In 2000, U.S. consumers spent an estimated $17 billion in secondhand stores. Resale shopping became a mainstream activity in the early 2000s. The National Association of Resale and Thrift Shops (NARTS) reported that resale was one of the fastest growing segments of the retail industry with an estimated growth of about 5 percent a year. There were an estimated 15,000 resale shops in the United States by 2003. Resalers continued to enter specialty markets as well, including furniture, plus-size clothing, bridal items, and sporting goods.
Furniture was one of the leading segments for growth in the used merchandise industry. Some used merchandise retailers expanded existing stores to accommodate furniture, and others opened a separate location specifically for furniture. Specialty apparel was also gaining steam, specifically with an increase in plus-size stores across the United States. Men's and teens clothing were also areas experiencing growth in the apparel category. Sporting goods, computer-related items, and music also were enjoying continued expansion in the resale business.
More traditional retailers, in fact, were getting in on the used merchandise bandwagon in the early 2000s. Wherehouse Entertainment, Hastings Entertainment, Trans World, and Tower all began selling used compact discs (CDs) alongside new ones. Online merchant eBay's site, half.com, sold an assortment of new, used, overstocked, and remaindered books, music, video games, electronics, and more. Like Amazon.com, Yahoo introduced a used merchandise section on its Web site. Independent used merchandise Web sites were also proliferating.
The rise in sales of used CDS on the Internet and elsewhere was a sore spot for much of the music industry in the 2000s. With buyers able to buy, listen to, download, burn, and resell CDS, music industry executives complained that secondary music sales were cutting in to their profits. Others argued that used music represented a very small percentage of music sales in general.
Most sectors of this industry also benefited from the growing popularity of selling over the Internet. Spawned and aided, in part, by the huge success of eBay's Internet business, more antique stores and used booksellers entered the Web. Booksellersolutions.com reported that 40 percent of used/antiquarian booksellers it surveyed had their own Web sites and that 45 percent had a Web presence through home pages on used book listing services, including Abebooks.com. Many others also expanded their businesses by buying and selling on eBay. About 8,000 used and antiquarian booksellers existed in the United States.
Pawnshops were an estimated $5 billion a year business by 2003. Very popular during the Depression, pawnshops were sometimes the only way for people to get money for food and essentials. Pawnshops loan money on the security of personal property. The item pawned is then offered for sale in the pawnshop. Unsold items may be redeemed by the pawner for the same price originally given by the pawnbroker. Pawnshops deal in all used merchandise, from household items to musical instruments to jewelry. From the early 1980s to 2000 the number of pawnshops in the United States more than doubled, reaching about 14,000. Again, eBay aided this sector by greatly expanding its consumer market via the Internet. Many pawnshop owners were buying and selling merchandise on eBay daily. Another reason for the success of pawnshops was the somewhat dramatic increase in the number of Americans who were forgoing traditional bank accounts and turning to pawn shops as alternative loan sources in spite of interest rates of up to 240 percent. The downturn in the economy in 2002 and 2003 also aided pawnshops. Another growing segment were flea markets, which had grown into a $7.5 billion a year business by 2000 and were growing at a rate of more than 100 new flea markets per year.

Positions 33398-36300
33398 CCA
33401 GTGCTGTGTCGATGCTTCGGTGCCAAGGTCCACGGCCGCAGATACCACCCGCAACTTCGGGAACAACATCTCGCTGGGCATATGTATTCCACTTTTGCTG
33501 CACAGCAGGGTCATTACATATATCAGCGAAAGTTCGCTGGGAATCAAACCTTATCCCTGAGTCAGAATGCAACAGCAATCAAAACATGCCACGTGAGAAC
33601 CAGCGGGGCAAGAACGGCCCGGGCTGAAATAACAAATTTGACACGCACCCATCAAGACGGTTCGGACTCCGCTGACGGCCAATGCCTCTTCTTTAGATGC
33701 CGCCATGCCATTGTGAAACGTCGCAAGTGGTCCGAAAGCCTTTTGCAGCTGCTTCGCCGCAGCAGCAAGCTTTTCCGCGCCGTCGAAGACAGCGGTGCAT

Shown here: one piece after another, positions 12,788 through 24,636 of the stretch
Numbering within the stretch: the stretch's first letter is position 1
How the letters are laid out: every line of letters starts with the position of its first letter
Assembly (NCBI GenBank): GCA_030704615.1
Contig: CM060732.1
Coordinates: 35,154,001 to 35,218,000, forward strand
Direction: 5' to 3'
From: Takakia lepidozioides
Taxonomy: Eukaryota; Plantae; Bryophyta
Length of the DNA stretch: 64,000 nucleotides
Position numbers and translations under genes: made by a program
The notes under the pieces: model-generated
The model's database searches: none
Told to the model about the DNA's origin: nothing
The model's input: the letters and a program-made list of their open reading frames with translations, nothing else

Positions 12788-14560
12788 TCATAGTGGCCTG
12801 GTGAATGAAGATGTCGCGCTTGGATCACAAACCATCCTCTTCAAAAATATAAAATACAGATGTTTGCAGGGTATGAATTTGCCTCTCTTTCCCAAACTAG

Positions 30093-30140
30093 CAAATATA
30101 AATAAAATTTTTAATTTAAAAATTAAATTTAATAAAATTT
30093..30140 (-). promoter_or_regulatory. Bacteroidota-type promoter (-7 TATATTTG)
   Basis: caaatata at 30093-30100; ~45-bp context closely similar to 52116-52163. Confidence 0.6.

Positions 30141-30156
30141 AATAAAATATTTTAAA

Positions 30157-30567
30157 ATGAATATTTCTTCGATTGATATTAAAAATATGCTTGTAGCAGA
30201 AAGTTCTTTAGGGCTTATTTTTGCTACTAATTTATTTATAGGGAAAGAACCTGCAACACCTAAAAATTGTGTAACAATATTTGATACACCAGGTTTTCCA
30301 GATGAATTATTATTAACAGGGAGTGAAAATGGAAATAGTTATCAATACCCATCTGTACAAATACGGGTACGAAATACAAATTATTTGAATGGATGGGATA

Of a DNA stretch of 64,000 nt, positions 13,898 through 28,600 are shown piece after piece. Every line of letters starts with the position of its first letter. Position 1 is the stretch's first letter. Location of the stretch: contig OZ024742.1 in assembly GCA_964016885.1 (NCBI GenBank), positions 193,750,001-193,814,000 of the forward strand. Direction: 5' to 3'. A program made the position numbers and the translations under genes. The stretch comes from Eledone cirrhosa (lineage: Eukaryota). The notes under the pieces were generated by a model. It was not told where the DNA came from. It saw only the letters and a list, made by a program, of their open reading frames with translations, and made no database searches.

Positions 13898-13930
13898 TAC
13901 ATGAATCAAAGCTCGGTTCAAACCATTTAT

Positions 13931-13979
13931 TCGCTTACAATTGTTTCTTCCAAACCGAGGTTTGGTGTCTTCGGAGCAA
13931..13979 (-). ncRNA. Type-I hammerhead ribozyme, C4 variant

The used merchandise industry is dominated by Goodwill Industries International, Inc., a private, not-forprofit company based in Bethesda, Maryland. It operates a chain of secondhand stores and provides vocational training for young people. Founded in 1902, the company employed 60,000 people and generated more that $1 billion in revenues in 2002.
Goodwill strove to update its image in the 2000s, revamping many of its stores and adding amenities like coffee shops and used bookstores within their facilities. With new, professional remodels, Goodwill also began opening superstores with up to 25,000 sq. ft. of selling space. The average Goodwill store has about 7,500 sq ft. of selling space. The company operated approximately 1,900 thrift stores. In 2002, revenue from the retail sale of donated goods totaled $1.13 billion and accounted for 54.7 percent of its total revenue.
One of Goodwill's closest competitors is Cash America International, Inc., the world's largest public, stand-alone pawnshop chain based in Fort Worth, Texas. With 400 stores nationwide, it employed 3,096 people and earned $387.8 million in 2002. Another major player was the franchise Winmark Corporation, formerly Grow Biz International, based in Minneapolis, Minnesota. Besides selling clothing, musical instruments, and tools, it sells sports equipment through its Play It Again Sports stores. The company had 2002 sales of $33.4 million and 151 employees.